Aston Martin technical chief Dan Fallows says the team are aiming for the 2025 car to be the first fully designed in their new Formula 1 factory.
Owner Lawrence Stroll is investing in new facilities, including a new wind tunnel and factory at the team's Silverstone base in an attempt to make them World Championship contenders over the coming years.
The team have also recruited personnel from rival squads, including Fallows from Red Bull to head up the technical department, with the likes of ex-McLaren boss Martin Whitmarsh also coming aboard in a senior management role.
With Fernando Alonso being signed to partner Lance Stroll in 2023, the British outfit will be looking to build on the momentum of late 2022 to close the gap to the front of the midfield in the coming season.
But, despite all the investment, Fallows believes the team must wait until near the end of the current rules cycle before the project will be complete.
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Aston Martin reveal targets for projects
2022 was a mixed season for Aston Martin, with the AMR22 suffering in the early season with the wrong car concept, before a late rally from the team had them nearly pip Alfa Romeo to sixth in the Constructors' Championship.
Both teams finished on 55 points, but Alfa Romeo were placed ahead on countback thanks to Valtteri Bottas' fifth place at Imola being the best result either team managed.
While Fallows and team boss Mike Krack are hopeful of a step forward with the AMR23, the former says the new wind tunnel will not be fully online until the middle of next summer.
"I think the target for the wind tunnel is to be online in the middle of 2024," Fallows told media, including RacingNews365.com, during a recent tour of the facilities.
"We are hoping that that will have at least some contribution for the 2025 car and, depending on how the commissioning of that goes, that will probably be the first car to have a significant impact.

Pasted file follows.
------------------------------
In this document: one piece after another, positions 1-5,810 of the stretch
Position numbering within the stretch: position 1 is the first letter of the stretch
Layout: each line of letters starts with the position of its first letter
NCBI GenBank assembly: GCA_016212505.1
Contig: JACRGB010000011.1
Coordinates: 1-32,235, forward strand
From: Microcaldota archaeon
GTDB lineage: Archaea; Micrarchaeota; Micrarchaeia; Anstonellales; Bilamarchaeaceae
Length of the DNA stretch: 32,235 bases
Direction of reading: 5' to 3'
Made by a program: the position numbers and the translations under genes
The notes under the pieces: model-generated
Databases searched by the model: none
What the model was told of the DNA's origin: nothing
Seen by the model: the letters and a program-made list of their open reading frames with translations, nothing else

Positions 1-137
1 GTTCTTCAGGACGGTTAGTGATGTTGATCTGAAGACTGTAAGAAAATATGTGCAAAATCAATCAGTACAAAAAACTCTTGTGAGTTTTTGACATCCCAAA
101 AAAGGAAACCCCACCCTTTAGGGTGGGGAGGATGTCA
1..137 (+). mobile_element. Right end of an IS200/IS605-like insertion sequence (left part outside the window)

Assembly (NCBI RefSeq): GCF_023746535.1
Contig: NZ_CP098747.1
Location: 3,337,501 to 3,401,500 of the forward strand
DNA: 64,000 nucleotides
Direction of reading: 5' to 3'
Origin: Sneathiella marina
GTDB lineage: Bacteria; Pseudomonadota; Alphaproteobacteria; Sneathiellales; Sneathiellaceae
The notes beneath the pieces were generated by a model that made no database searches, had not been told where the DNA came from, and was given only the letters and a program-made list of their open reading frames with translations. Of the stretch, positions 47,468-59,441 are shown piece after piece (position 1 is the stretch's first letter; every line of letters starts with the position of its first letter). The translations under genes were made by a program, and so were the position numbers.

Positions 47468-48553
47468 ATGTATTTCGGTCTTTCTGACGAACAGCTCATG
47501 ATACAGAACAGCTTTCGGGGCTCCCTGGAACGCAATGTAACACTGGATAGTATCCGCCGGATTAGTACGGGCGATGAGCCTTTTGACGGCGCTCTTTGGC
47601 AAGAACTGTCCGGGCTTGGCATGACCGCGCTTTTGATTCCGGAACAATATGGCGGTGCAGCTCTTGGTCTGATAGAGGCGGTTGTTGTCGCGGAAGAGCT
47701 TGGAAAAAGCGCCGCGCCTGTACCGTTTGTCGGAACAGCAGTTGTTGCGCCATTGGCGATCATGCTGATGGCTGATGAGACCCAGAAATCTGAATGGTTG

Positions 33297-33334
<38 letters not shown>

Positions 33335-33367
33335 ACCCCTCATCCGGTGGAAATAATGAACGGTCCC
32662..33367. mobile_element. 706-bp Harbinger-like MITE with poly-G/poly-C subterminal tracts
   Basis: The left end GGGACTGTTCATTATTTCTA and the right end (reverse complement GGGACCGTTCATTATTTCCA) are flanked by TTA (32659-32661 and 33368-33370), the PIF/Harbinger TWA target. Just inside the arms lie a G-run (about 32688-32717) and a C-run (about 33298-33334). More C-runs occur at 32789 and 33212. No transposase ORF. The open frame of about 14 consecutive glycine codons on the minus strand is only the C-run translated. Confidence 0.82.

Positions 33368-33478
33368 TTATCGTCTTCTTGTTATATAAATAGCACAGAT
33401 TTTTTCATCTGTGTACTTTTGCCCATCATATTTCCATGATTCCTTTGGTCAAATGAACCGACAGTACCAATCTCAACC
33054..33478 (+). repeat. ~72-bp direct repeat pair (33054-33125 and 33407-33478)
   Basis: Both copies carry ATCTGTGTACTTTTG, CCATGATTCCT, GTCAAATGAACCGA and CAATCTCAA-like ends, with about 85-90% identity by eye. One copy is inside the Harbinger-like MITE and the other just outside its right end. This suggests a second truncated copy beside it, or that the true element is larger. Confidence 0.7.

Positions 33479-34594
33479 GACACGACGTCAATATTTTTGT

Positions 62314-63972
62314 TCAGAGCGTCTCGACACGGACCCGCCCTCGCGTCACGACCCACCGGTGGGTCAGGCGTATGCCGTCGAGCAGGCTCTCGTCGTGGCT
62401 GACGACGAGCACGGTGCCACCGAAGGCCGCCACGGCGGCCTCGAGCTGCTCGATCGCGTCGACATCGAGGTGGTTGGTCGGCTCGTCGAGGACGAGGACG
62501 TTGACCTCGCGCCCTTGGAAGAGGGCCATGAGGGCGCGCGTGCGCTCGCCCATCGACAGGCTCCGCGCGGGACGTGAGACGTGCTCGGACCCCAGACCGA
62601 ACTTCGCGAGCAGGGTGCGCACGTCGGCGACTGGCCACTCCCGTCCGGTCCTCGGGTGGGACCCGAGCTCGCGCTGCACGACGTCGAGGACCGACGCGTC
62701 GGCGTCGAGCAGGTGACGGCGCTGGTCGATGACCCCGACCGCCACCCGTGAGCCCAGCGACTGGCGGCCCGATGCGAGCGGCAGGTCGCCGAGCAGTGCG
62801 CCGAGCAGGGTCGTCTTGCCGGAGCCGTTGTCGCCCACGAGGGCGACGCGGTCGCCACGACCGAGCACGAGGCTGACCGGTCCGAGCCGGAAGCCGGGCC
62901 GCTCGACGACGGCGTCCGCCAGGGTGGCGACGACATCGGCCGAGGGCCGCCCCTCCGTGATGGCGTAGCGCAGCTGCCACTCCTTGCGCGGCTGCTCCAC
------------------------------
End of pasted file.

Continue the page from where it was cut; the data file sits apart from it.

"In terms of the factory itself, that's obviously coming online [in 2023] in various stages, so obviously the cars will feel the benefit of that as well."
Despite the investment into the new facilities, Fallows also believes that the bigger prize for the team is in analytics and not machine power.
"It's [not] necessarily more machines, but one of the things about the factory is that we have the ability when everything is on-site to be much more detailed in terms of the analytics," he added.
"[We can improve our] detailing of the production process and actually analyse in a way that allows us to improve much more than if you're using external people. That's probably the key difference."
Good for cost cap
When the cost cap findings were released in autumn 2022 for the 2021 season, Aston were found to have committed a procedural breach and did not stray over the $145 million limit imposed, unlike Red Bull.
In having the new factory, Fallows is optimistic that it will prove beneficial for the team in streamlining development efforts.
"Efficiency covers pretty much all of it, really," he explained when asked what the big gains were from the factory in terms of producing new parts.
"One of the things that marks out a competitive team is its ability to turn things around quickly – to go from design to reality in the shortest possible time.
"There are greats leaps forward in efficiency with that type of facility and, obviously, under a cost cap world, anything you can do which maximises the efficiency of the cost is worth doing."
Video: How expensive is champagne in F1?
Although champagne has not been exclusively used on the podium, with F1 recently moving back to using sparkling wine, it forms a key part of post-race celebrations.
But what are the origins of this world-famous tradition? And with so many litres of this luxury drink sprayed throughout the season, how much money does such a champagne shower actually cost?
Check out our handy explainer video below.